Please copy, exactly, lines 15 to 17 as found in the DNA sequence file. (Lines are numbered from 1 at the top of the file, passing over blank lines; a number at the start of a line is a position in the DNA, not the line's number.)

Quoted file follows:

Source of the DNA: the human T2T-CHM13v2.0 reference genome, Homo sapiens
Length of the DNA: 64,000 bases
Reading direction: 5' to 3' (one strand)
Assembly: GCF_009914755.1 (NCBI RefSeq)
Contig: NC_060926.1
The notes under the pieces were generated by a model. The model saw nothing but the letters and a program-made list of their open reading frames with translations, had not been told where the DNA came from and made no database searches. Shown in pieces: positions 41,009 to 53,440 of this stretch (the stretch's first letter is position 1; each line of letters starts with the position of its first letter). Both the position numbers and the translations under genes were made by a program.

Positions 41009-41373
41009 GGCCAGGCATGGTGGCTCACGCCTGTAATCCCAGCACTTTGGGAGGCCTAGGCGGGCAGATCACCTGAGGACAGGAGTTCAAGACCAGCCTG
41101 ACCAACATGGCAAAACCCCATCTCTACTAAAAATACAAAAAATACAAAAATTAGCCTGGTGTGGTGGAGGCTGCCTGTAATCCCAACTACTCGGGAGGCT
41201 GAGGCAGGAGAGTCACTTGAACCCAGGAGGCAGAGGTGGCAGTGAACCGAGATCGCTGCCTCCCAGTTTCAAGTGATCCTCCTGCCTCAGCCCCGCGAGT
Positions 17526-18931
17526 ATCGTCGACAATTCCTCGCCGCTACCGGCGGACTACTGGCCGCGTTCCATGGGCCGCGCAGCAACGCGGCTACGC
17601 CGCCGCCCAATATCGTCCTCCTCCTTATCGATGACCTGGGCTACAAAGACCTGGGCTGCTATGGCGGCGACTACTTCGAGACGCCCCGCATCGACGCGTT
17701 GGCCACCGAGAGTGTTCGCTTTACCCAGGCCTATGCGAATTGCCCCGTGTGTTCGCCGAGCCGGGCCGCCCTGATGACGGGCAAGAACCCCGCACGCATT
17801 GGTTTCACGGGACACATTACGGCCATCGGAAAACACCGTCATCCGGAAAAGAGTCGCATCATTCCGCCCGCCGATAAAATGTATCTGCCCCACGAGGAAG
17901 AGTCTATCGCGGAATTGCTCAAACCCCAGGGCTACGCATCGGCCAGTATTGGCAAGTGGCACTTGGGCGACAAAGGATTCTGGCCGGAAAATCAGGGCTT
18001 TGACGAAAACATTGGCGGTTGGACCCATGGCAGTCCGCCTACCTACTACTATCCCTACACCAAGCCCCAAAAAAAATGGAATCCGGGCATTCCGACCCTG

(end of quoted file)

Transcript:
17801 GGTTTCACGGGACACATTACGGCCATCGGAAAACACCGTCATCCGGAAAAGAGTCGCATCATTCCGCCCGCCGATAAAATGTATCTGCCCCACGAGGAAG
17901 AGTCTATCGCGGAATTGCTCAAACCCCAGGGCTACGCATCGGCCAGTATTGGCAAGTGGCACTTGGGCGACAAAGGATTCTGGCCGGAAAATCAGGGCTT
18001 TGACGAAAACATTGGCGGTTGGACCCATGGCAGTCCGCCTACCTACTACTATCCCTACACCAAGCCCCAAAAAAAATGGAATCCGGGCATTCCGACCCTG